Rather than rectify its evolutionary stance from “strongest” to “fittest,” however, Attack on Titan turns to the still small voice that lies beyond the hierarchical pyramid of power. The Titans symbolize more than mere oppression and terror. They become embodiments of personal demons—abusive fathers, destroyers of long-held ideals, deniers of last rites, betrayers, and reminders of ultimate regrets. It’s fitting then, that Season Two does not combat its Titans by sending helpless citizens to the massacre or commanding soldiers to die in the line of duty. Rather, characters choose self-sacrifice in the face of senseless slaughter and level the playing field through unassuming heroics.

Commander Erwin’s arm is the price of the protagonist’s rescue. Hannes’ bloody end empowers the Eren at his weakest moment, unlocking the key to his ultimate ability. Marcel’s sacrifice establishes a foothold of humanity in Reiner’s heart that has yet to reveal its potential.

To argue that strength is a state of existence is to make oneself inhuman.

Yet Attack on Titan Season Two doesn’t limit its sacrifices to the physical, but also examines the psychological and emotional weight of sacrifice—the risk of choosing to love even when that love might be taken advantage of or not returned at all. Familiar stories tell us that sometimes giants are felled by little stones, beauty kills the beast, and villains focus on those who fit their definition of strength, paving the way for an unobvious hero to save the day. It’s not coercion, money, or even a rousing speech that convinces Ymir to risk revealing her titan form to save her comrades. It’s Krista’s empathetic smile that brings the calloused Titan Shifter to tears of bewilderment: “She knows how awful I am, yet she still smiles at me.”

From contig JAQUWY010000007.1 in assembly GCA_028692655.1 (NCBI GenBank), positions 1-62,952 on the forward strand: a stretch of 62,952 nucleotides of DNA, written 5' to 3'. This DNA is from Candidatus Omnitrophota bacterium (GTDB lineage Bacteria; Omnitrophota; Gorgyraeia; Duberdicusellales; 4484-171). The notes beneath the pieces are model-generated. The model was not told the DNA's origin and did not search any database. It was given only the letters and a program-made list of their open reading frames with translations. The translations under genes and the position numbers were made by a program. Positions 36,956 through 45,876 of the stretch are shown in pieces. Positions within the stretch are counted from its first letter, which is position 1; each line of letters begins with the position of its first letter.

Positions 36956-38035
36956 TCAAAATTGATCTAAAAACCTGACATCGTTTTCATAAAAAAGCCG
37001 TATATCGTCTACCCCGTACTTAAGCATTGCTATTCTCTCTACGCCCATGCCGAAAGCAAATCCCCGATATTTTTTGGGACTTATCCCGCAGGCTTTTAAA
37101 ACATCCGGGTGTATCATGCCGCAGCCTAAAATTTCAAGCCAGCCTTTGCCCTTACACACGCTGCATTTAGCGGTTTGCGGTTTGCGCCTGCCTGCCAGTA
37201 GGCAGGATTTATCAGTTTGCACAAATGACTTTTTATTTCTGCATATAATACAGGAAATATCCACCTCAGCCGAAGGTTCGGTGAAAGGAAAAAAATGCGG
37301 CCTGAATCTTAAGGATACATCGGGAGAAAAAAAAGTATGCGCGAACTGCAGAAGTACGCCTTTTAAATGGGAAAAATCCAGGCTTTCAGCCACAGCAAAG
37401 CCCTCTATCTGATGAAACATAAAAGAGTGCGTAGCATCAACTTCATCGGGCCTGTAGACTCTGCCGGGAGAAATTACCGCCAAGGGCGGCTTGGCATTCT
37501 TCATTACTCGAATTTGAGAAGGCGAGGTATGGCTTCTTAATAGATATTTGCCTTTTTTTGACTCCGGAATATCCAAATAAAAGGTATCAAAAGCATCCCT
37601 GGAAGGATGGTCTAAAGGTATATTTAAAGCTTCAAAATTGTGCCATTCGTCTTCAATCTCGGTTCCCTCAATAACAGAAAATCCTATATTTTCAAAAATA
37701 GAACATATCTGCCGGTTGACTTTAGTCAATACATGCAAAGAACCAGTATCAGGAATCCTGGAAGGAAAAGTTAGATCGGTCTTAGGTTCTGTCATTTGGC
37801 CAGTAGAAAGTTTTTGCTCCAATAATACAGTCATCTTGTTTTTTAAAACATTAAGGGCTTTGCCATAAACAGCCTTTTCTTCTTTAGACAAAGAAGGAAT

True strength, as Attack on Titan echoes through Marco Bodt, is “knowing what it is to be weak.” It’s acknowledging that while we are scared, undeserving, incompetent, and foolish, we have relied on another’s strength when we could not support our own weight. It is choosing to be the shoulder another leans on, to act in selflessness and with courage even when our actions will not change the outcome of the situation. In doing so, we preserve and make a habit of our humanity.

By the finale of Season Two, it’s evident that the weak uphold the strong—unlocking true potential and teaching others to recognize different types of strength. It’s the survival of the weakest, not the strongest or fittest, that will ensure the world evolves into a moral society, transforming the efforts of humanity from a state of mere survival into one of free living.

The Beast Titan is an imposing foe, but as long as he continues to stride alongside the tyrannosaurus, his days are numbered. After all, the last time I saw the “king of the tyrant lizards,” he was looking a bit underfed in a museum.

Casey Covel

Casey Covel

Contributing Writer at Area of Effect
An INTJ and self-proclaimed connoisseur of chocolate, tea, and sushi, Casey spends her free time cosplaying, writing, gaming, philosophizing, editing articles for Geeks Under Grace, squinting at strange words, and watching Corgi videos on the internet.
Casey Covel